06/14/2019 | News release | Distributed by Public on 06/14/2019 17:08
A team of scientists and partners with the Resource Assessment Management Program of the NOAA Pacific Islands Fisheries Science Center have been monitoring the condition and trends of species and their habitats in the Marianas, Pacific Remote Islands, and Rose Atoll Marine National Monuments since 2000.
Palmyra Atoll National Wildlife Refuge in the Pacific Remote Islands Marine National Monument has been named a 'Hope Spot' by Mission Blue. Mission Blue is a non-profit coalition dedicated to creating a global network of marine protected areas that give the world's oceans respite from human impacts. Thanks to ongoing management-like the eradication of invasive rats and removal of shipwrecks that were damaging the coral reef-the atoll continues to thrive. The Palmyra Atoll is now available for 3-D viewing at Google Street View Oceans Portal and the 360-degree video on YouTube. Virtual filming was made possible through a NOAA grant awarded to Underwater Earth and support from the U.S Fish and Wildlife Service and The Nature Conservancy.
Local leaders in American Samoa, scientists, and partners visited Rose Atoll Marine National Monument and Rose Atoll National Wildlife Refuge to develop education materials based on the cultural tradition and oral history of the local communities. They produced a documentary and a bilingual brochure with lesson plans on coral reef ecosystems and geology, climate change, and water quality monitoring.
Mariana Trench Archipelago Science and Exploration Plan Workshops
Left: Workshop participants viewing 3-D images of the Mariana Trench. Photo: NOAA. Right: Mariana High School students learning about the NOAA ship capabilities and operations for conducting monitoring and research. Photo: NOAA Fisheries/Steve McKagan.
The NOAA Fisheries Pacific Islands Fisheries Science Center held two Mariana Trench Archipelago workshops to start developing a science and exploration plan. The first workshop, held in Hawaiʻi, helped to reveal the current state of knowledge and identify gaps and opportunities with national deep-sea scientists in attendance. The second workshop, held in Saipan, engaged Pacific community scientists and managers in supporting the development of a Mariana Archipelago marine research implementation plan. In 2015, CNMI scientists and managers from the NOAA Research Vessel Oscar Elton Sette conducted several priority projects outlined during the second workshop.
Professional Development Opportunity: Ocean Exploration
In April 2015, 80 educators in the CNMI and Guam-responsible for teaching nearly 6,800 students in the public school systems-underwent an 8-hour professional development course and curriculum. They learned how to teach 'Why Do We Explore the Marianas Trench Marine National Monument' for grades 5-12. The course was presented by the NOAA Fisheries Marine National Monuments Program and Office of Ocean Exploration and Research. Fifty educators in Pago Pago, American Samoa, underwent the same training in August 2016. Why Do We Explore? volume 1 and How Do We Explore? volume 2 from the NOAA Ship Okeanos Explorer Education Materials Collection are used to teach ocean exploration. They provide standards-based, hands-on activities and online resources that guide classroom teaching about ocean exploration, climate change, ocean energy, ocean health, human health, and technological innovations.
VIDEO: 'Our Deepest Waters: Exploring Marine National Monuments in Remote Reaches of the Pacific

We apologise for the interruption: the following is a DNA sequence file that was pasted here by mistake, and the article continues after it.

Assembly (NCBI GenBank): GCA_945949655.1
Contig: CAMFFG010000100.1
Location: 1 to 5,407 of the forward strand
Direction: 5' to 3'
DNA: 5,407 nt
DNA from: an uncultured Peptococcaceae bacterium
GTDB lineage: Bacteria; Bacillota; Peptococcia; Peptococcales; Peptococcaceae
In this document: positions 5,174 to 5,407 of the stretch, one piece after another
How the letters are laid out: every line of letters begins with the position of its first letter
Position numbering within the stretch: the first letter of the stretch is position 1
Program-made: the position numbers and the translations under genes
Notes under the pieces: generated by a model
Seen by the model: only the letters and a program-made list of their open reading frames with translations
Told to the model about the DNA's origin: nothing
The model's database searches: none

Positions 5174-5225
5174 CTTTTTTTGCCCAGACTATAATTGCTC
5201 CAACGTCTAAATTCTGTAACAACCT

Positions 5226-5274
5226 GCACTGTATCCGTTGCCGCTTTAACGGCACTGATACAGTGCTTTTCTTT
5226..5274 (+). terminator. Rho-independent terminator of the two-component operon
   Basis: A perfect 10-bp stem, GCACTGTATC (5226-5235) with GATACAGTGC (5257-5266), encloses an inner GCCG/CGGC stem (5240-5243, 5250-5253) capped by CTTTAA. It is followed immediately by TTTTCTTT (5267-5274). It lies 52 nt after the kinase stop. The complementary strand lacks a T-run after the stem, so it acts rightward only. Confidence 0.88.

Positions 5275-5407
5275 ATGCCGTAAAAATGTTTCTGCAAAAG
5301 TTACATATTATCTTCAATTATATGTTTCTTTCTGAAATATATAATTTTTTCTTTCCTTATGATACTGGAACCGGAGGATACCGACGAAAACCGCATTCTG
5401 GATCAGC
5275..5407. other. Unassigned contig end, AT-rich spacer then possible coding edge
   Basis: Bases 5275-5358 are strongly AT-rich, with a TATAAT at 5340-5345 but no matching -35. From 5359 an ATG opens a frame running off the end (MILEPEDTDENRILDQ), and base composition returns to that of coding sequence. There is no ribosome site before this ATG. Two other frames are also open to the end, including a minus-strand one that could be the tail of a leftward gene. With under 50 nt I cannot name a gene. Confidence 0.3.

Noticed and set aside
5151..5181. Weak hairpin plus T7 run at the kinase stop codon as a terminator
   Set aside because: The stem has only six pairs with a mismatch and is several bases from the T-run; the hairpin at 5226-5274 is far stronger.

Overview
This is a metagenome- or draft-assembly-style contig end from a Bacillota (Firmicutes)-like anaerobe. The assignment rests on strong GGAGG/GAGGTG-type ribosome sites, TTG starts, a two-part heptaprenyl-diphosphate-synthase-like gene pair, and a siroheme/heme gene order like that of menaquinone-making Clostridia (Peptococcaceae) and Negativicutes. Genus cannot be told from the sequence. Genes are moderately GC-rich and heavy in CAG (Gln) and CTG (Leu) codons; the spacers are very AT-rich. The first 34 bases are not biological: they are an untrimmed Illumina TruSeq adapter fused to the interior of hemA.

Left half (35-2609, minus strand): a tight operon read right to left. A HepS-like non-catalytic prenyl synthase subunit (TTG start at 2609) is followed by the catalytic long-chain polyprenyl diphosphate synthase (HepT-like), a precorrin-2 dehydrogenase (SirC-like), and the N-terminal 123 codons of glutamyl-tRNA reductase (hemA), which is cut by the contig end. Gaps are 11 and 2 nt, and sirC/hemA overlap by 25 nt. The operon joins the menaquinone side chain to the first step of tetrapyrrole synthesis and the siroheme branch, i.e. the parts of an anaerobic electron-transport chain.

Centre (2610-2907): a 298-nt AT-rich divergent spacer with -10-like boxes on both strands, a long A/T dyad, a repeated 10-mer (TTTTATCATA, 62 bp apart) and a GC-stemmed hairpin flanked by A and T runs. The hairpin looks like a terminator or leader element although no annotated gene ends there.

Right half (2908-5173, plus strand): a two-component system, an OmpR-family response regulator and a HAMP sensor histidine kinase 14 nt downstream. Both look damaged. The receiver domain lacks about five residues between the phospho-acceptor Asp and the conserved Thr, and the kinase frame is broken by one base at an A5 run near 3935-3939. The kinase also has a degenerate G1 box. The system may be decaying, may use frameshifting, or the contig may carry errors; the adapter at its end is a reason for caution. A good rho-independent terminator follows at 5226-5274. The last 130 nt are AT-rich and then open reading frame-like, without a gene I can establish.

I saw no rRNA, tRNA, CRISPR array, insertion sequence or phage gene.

The depth of the Mariana Trench compared to the depths of other mountains, marine mammals, and expeditions around the world. Image courtesy of Guam UnderWater World.
NOAA Fisheries awarded a grant to Open Boat Films, LLC. to develop the film Our Deepest Waters: Exploring the Remote Reaches of the Pacific Marine National Monuments. The film shows the research and management activities conducted in the monuments, as well as the unique natural marine resources in these remote areas. We also awarded a grant to Open Boat Films a sing-along music video, The Marvelous Music Report, which won national and international awards at film festivals.
NOAA Fisheries awarded a grant to create lesson plans for educators. These plans help instructors teach marine biology and conservation using the four Pacific Marine National Monuments ecosystems as the study areas.
Maug's Caldera: A Natural Laboratory Documentary
We also funded a documentary produced by Open Boat Films LLC and partnering scientists called Maug's Caldera: A Natural Laboratory, which was broadcast on Changing Seas TV. The film captures the scientists conducting research in the natural hydrothermal vent conditions at Maug cauldron to learn how organisms survive and adapt.
DEEPSEA CHALLENGE Expedition: Mariana Trench
James Cameron (producer of Titanic and Avatar) conducted the DEEPSEA CHALLENGE Expedition, as he dove into the Mariana Trench to reach the deepest point on Earth. Learn more about the Mariana Trench expedition and see the trailer for a film about the dive. National Geographic, NOAA, U.S. Fish and Wildlife Service, University of Hawaiʻi, University of Guam, and partners supported the expedition.
Marine National Monument Reports
The NOAA Fisheries Marine National Monument Program funded the production of numerous reports to be used in developing monument management plans:
NOAA, U.S Fish and Wildlife Service, and CNMI government staff drafted the Marianas Trench Marine National Monument draft management plan and are implementing management activities, with the public review forthcoming.
Additionally, preparation for the Pacific Remote Islands Marine National Monuments draft management plan will begin in 2019. We will start with the establishment and meeting of a 'community group' which will contribute ideas on new and emerging issues to the agencies, supporting the proper stewardship of the monument resources.